Concomitant with the ever-expanding use of electrical appliances and mobile communication systems, public and occupational exposure to electromagnetic fields (EMF) in the extremely-low-frequency and radiofrequency range has become a widely debated environmental risk factor for health. Radiofrequency (RF) EMF and extremely-low-frequency (ELF) MF have been classified as possibly carcinogenic to humans (Group 2B) by the International Agency for Research on Cancer (IARC). The production of reactive oxygen species (ROS), potentially leading to cellular or systemic oxidative stress, was frequently found to be influenced by EMF exposure in animals and cells. In this review, we summarize key experimental findings on oxidative stress related to EMF exposure from animal and cell studies of the last decade. The observations are discussed in the context of molecular mechanisms and functionalities relevant to health such as neurological function, genome stability, immune response, and reproduction. Most animal and many cell studies showed increased oxidative stress caused by RF-EMF and ELF-MF. In order to estimate the risk for human health by manmade exposure, experimental studies in humans and epidemiological studies need to be considered as well.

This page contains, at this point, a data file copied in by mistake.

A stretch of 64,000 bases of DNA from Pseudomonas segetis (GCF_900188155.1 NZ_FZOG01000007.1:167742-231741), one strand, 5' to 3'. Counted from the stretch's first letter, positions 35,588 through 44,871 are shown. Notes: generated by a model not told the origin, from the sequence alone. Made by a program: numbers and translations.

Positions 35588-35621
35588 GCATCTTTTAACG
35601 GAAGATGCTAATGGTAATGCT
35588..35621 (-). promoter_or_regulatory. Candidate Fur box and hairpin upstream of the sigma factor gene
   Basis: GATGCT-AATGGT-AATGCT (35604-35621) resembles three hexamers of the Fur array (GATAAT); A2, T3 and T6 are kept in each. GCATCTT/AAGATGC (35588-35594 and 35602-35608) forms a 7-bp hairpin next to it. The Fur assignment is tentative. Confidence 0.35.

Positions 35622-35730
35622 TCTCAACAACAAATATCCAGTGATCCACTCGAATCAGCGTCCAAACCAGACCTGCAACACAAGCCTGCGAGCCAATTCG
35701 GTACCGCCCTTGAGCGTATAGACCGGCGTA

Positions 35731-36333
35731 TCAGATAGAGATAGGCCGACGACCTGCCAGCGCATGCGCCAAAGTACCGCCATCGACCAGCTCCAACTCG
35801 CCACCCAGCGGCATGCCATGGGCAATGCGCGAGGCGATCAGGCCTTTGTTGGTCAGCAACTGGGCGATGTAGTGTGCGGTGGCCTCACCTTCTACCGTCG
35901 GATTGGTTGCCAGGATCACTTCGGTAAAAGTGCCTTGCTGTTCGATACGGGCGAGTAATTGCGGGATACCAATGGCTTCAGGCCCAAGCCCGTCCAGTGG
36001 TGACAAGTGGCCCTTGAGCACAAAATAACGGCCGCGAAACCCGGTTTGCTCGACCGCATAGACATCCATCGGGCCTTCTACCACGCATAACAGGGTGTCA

Keywords: ROS; animal study; cultured cells; electromagnetic field; environment and public health; environmental exposure; extremely low frequency; oxidative stress; radiofrequency.